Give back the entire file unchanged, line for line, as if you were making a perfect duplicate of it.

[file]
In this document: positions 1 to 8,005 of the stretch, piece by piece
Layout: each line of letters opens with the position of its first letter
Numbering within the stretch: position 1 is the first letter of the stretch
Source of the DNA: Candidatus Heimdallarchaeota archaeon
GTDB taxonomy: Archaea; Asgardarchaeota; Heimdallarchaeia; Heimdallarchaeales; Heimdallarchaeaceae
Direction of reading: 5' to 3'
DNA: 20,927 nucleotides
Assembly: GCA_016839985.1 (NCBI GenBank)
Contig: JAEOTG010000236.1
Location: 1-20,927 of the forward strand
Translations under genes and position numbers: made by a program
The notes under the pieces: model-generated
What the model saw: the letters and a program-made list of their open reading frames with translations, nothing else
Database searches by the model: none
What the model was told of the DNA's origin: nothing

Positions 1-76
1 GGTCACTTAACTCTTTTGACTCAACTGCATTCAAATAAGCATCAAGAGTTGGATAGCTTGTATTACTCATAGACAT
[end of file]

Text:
In this document: positions 1 to 8,005 of the stretch, piece by piece
Layout: each line of letters opens with the position of its first letter
Numbering within the stretch: position 1 is the first letter of the stretch
Source of the DNA: Candidatus Heimdallarchaeota archaeon
GTDB taxonomy: Archaea; Asgardarchaeota; Heimdallarchaeia; Heimdallarchaeales; Heimdallarchaeaceae
Direction of reading: 5' to 3'
DNA: 20,927 nucleotides
Assembly: GCA_016839985.1 (NCBI GenBank)
Contig: JAEOTG010000236.1
Location: 1-20,927 of the forward strand
Translations under genes and position numbers: made by a program
The notes under the pieces: model-generated
What the model saw: the letters and a program-made list of their open reading frames with translations, nothing else
Database searches by the model: none
What the model was told of the DNA's origin: nothing

Positions 1-76
1 GGTCACTTAACTCTTTTGACTCAACTGCATTCAAATAAGCATCAAGAGTTGGATAGCTTGTATTACTCATAGACAT